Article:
About a year after being sentenced to five months in jail, Jussie Smollett is appealing his conviction for fabricating a racial and homophobic attack on himself and lying to Chicago police about it. His attorneys filed the appeal to the Illinois Appellate Court last week.
The appeal argues that Smollett was wrongfully punished for his conduct, which it claims did not constitute a criminal offense under state law. The filing also accuses prosecutors of maliciously prosecuting and convicting Smollett without any legal basis for doing so. The filing states that the sentence imposed by the trial court was unjust, and seeks to have his conviction vacated.
The filing also claims that Smollett’s right to a fair trial was violated as prosecutors withheld evidence from the defense during the proceedings. This includes emails between members of Chicago police and prosecutors in which they discussed Smollett.’
The 102-page petition, which was filed on Wednesday with the Illinois Appellate Court and acquired by The Post, argues that the “prosecutorial wrongdoing” in this case was “obvious and flagrant” and that the 40-year-old “Empire” alum is asking for a new trial.
Smollett was found guilty on five counts of disorderly behavior by a jury in December 2021. He stated that two males approached him in the dark on a chilly early January 2019 morning, yelled obscenities at him, punched him, put something chemical on him, and then tied a noose over his neck.
Abimbola and Olabinjo Osundairo’s brothers were recruited to carry out the attack, according to Chicago police, so that Smollett could advance his budding Hollywood career. The brothers were instructed to use the terms “Empire’, f—-t, n—-r, MAGA,” according to amateur boxer and occasional bit-part actor Abimbola, who testified in court. Smollett is black and gay.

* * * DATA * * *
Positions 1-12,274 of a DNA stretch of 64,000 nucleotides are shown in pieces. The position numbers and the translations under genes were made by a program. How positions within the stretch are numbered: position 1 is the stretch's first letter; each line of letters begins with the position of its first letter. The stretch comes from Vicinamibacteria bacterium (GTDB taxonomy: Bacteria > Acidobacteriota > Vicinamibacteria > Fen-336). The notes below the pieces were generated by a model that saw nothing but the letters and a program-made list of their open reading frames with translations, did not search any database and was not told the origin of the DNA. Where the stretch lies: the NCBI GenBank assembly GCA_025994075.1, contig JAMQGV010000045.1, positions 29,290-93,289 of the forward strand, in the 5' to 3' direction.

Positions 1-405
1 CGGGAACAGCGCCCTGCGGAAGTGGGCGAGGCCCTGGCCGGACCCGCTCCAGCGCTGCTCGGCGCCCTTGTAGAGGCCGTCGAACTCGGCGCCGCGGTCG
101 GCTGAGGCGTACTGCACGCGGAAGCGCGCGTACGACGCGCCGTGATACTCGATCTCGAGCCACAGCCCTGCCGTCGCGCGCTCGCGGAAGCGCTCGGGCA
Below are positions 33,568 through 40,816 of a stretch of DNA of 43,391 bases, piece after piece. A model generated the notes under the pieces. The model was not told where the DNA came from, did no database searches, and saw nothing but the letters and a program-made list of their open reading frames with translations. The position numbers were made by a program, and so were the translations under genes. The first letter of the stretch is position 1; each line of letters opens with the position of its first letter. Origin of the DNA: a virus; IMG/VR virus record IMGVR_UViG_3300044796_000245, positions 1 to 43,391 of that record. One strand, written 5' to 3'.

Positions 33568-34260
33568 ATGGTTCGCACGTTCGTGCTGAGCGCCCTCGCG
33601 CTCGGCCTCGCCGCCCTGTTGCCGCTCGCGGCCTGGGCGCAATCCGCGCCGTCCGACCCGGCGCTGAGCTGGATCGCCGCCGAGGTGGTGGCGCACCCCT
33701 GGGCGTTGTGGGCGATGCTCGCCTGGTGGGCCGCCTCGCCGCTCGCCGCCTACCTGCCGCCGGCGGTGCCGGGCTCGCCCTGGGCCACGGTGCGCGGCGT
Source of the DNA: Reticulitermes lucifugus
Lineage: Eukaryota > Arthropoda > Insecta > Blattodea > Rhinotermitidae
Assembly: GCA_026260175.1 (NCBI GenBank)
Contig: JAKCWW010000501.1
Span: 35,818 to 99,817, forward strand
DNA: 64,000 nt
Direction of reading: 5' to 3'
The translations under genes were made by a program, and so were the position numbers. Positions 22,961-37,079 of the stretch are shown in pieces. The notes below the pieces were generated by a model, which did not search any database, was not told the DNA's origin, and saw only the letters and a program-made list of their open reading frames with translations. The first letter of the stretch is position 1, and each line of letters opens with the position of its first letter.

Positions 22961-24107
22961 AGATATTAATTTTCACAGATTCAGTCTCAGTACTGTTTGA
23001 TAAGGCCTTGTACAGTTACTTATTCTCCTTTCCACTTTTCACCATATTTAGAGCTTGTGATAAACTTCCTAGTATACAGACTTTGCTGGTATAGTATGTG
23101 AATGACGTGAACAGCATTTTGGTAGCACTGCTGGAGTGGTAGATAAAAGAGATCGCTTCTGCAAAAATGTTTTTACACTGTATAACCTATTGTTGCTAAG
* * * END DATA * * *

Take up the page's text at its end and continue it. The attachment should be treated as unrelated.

Smollett was given a 150-day prison term on March 10, 2022, even though he insisted he was innocent. Before being released awaiting appeal, he was imprisoned for six days during which time, according to his attorneys, he drank only ice water and went without food.
Smollett’s attorneys said in their filing on Wednesday that his right to be shielded from double jeopardy had been breached. He was charged with 16 counts of disorderly conduct, but prosecutors quietly announced in 2019 that they would not prosecute those charges because he had given the city of Chicago his $10,000 bail bond and completed community service.
Kim Foxx, the state’s attorney for Chicago County, was the subject of widespread criticism for how she handled the case. Further accusations were brought after the judge assigned a special prosecutor to look into her office’s decision.
As a result, Mr. Smollett’s second prosecution and punishment for the same offenses violated the Double Jeopardy Clause, according to his attorneys. “Mr. Smollett’s negotiated bail bond forfeiture and performance of community service during his first prosecution constituted punishment,” they wrote in their brief.
Also, according to his defenders, “prosecutorial wrongdoing, including allegations that a defense witness was coerced into changing his account,” occurred. They also criticized the trial judge’s “biased” judgments, claiming that his “final remarks revealed that Mr. Smollett’s sentencing took on a personal retributive tone.”
The appeal brief was submitted on Wednesday, almost two weeks before the March 13 broadcast of “Jussie Smollett: Anatomy of a Hoax,” a five-part docuseries on FOX Nation. The streamer promises “depth dives” into the incident that made headlines around the world as well as “exclusive interviews” with the Osundairo brothers.